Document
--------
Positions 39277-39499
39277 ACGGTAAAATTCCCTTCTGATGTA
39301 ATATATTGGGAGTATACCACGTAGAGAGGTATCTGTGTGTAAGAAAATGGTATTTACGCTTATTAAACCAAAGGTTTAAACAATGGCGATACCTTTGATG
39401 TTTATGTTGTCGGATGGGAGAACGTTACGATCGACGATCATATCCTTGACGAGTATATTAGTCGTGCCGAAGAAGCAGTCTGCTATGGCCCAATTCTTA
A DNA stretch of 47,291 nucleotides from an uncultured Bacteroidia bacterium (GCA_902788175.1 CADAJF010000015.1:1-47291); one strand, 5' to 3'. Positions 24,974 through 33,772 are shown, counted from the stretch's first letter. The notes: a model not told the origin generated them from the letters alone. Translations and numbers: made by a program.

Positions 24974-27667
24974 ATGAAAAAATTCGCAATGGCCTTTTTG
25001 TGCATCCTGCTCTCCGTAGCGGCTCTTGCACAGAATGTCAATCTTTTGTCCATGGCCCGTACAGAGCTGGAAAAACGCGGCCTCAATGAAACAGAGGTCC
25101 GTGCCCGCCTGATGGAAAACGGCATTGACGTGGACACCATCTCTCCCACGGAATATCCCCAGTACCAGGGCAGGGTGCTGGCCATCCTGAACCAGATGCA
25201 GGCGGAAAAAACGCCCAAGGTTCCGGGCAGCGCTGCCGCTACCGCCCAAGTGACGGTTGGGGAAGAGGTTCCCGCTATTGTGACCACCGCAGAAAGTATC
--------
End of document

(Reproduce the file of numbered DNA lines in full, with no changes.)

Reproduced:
Positions 39277-39499
39277 ACGGTAAAATTCCCTTCTGATGTA
39301 ATATATTGGGAGTATACCACGTAGAGAGGTATCTGTGTGTAAGAAAATGGTATTTACGCTTATTAAACCAAAGGTTTAAACAATGGCGATACCTTTGATG
39401 TTTATGTTGTCGGATGGGAGAACGTTACGATCGACGATCATATCCTTGACGAGTATATTAGTCGTGCCGAAGAAGCAGTCTGCTATGGCCCAATTCTTA
A DNA stretch of 47,291 nucleotides from an uncultured Bacteroidia bacterium (GCA_902788175.1 CADAJF010000015.1:1-47291); one strand, 5' to 3'. Positions 24,974 through 33,772 are shown, counted from the stretch's first letter. The notes: a model not told the origin generated them from the letters alone. Translations and numbers: made by a program.

Positions 24974-27667
24974 ATGAAAAAATTCGCAATGGCCTTTTTG
25001 TGCATCCTGCTCTCCGTAGCGGCTCTTGCACAGAATGTCAATCTTTTGTCCATGGCCCGTACAGAGCTGGAAAAACGCGGCCTCAATGAAACAGAGGTCC
25101 GTGCCCGCCTGATGGAAAACGGCATTGACGTGGACACCATCTCTCCCACGGAATATCCCCAGTACCAGGGCAGGGTGCTGGCCATCCTGAACCAGATGCA
25201 GGCGGAAAAAACGCCCAAGGTTCCGGGCAGCGCTGCCGCTACCGCCCAAGTGACGGTTGGGGAAGAGGTTCCCGCTATTGTGACCACCGCAGAAAGTATC